After a year of steady and often dramatic progress, mainly through remote digital sessions, the Parliament of Asgardia the Space Nation met physically for the second time in November 2019 - on this occasion in the northern European city of Tallinn, Estonia. Asgardia’s Chair of Parliament, Lembit Öpik, reviews the well-attended sitting and ‘declares an interest’ in the location and the name of the conference venue.
Being an Asgardian Member of Parliament (AMP) mostly involves meeting other Asgardian Members of Parliament via digital platforms. Given the vast number of terrestrial countries represented it simply isn’t feasible to physically get together all the time in a single location. To do so would mean Asgardian politicians spending more time building their Frequent Flyer status than building their political system. So we generally meet on the Internet, using a competent conference platform called Zoom.
Dr Igor Ashurbeyli speaking at Asgardia’s Second Executive Congress.
While this works well most of the time, I’ve always felt strongly that, occasionally, it’s good to talk face to face. There’s no substitute for actual human interaction, instead of contact by electronic means. That’s why, in the Summer Digital Sitting of Asgardia’s Parliament, I put the proposal to meet in person to the vote. Parliament saw the benefit and overwhelmingly endorsed the proposal.
We had just four months to organise the sitting. That’s quite a tall order when you have to arrange for more than 120 people to arrive on time, stay in the same place and discuss things in an effective way at an adequate conference venue. There’s also the question of visas. We’ve been caught out before by the resistance of some nations to allow citizens of other nations to visit them. These are not our fights but they were our problem. If we have a no-show because of some diplomatic difficulty, we’ve got to try and fix that too.
The initial decision was about the choice of venue. My Deputy Chair of Parliament, Ben Dell, plus ever-ready AMP Cheryl Gallagher, did a mass of work to help us decide on the best location. We settled on Tallinn, Estonia. Now, I have to declare an interest here. My heritage and my name are both Estonian. My parents left as children around the time of World War II and I grew up in the UK but I am still very much psychologically and politically associated with Estonia. I’ve also worked there, and I knew this would represent a good option for our venue, based on price, digital excellence and sensitive visa requirements. After consideration, it turned out to be the best option. So that was settled: destination Tallinn.
The conference venue was easier to decide. I happened to know of a great, modern convention centre, which had up-to-the-minute communications facilities and a good price. It also happens to have a most agreeable name: the Öpik Conference Centre. I must confess, it’s not named after me but after my grandfather, the astronomer Ernst Julius Öpik. He did a lot of pioneering work on the solar system. With names like Cosmos and Supernova for meeting rooms it had Asgardia written all over it.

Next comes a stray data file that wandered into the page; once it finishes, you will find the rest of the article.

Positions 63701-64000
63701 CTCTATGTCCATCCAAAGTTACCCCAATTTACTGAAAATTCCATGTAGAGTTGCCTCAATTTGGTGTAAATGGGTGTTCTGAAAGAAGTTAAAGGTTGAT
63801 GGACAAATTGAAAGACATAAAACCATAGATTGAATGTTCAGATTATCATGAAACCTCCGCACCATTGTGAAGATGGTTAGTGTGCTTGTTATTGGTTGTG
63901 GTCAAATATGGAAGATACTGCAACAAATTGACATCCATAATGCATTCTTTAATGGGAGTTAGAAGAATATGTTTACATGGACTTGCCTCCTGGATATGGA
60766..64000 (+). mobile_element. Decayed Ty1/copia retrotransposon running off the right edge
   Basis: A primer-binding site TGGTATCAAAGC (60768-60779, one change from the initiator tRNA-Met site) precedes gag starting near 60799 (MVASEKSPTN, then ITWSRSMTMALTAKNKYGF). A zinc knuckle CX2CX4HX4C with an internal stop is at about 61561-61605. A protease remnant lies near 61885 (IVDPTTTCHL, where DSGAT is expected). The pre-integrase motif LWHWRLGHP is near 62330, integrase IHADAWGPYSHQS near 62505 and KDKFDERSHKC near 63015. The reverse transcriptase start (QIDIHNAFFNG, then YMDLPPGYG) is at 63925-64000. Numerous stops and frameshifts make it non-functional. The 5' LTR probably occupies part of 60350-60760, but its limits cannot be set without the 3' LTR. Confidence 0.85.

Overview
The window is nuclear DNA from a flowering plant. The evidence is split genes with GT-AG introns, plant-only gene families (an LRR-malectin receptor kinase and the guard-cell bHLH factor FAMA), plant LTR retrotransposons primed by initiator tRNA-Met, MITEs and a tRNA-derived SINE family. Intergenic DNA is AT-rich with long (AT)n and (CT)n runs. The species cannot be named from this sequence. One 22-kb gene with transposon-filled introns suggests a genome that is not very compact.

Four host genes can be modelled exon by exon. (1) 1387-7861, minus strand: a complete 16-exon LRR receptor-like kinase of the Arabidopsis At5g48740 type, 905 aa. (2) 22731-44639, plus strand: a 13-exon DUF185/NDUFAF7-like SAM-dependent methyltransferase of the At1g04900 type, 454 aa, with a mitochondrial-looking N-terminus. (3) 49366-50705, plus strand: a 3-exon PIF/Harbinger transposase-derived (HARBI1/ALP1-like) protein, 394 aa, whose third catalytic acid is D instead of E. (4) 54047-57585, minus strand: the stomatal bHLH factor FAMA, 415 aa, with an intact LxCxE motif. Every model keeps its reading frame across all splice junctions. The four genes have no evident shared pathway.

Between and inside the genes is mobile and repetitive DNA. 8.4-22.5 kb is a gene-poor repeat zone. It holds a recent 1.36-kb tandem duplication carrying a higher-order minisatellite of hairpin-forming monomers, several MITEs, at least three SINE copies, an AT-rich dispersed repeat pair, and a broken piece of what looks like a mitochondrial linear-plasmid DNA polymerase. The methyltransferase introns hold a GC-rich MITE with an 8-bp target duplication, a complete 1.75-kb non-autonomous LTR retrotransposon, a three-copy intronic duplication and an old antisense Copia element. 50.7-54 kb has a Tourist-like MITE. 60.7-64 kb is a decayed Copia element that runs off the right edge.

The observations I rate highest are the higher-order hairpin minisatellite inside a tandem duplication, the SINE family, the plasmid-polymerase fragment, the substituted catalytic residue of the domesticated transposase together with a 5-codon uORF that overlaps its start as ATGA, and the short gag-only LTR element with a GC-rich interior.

The stage was set for our second Physical Sitting. Note that some detractors of Asgardia never thought we’d even make it this far. So the fact we were there at all was a victory over pessimism.
The agenda itself was based on two parallel strands: the need to make politics happen and the need to make relationships even stronger. It’s worth observing that the second of these came first. AMPs greeted each other in an atmosphere which clearly showed that this was a reunion of old friends, even though most had only met each other physically once before.
It was a resounding confirmation that the nature of Asgardia’s digital democracy had achieved true psychological staying power. These people really did know each other. From a social perspective, we’d achieved something no nascent nation had ever achieved before: actual societal norms and partnerships forged through the medium of the Internet.
Parliamentarians and government ministers gathered in Estonia.
Through complex and maturing interactions we’ve built the core team, with the physical meetings forming a vital component in that process
The other aspect of the event was, of course, the political engagement. High on the agenda was debate about igniting the economy of the nation. Our founder and Head of Nation, Dr Igor Ashurbeyli, has repeatedly emphasised the absolutely central importance of operating a viable economic model for the nation.
No country of any size can survive on a handout. It has to give itself a hand up - and that only happens when something occurs in that community to create a surplus. The sitting discussed the elements of a banking system, currency (known as the Solar), business activity and the potential for making a profit in Asgardia.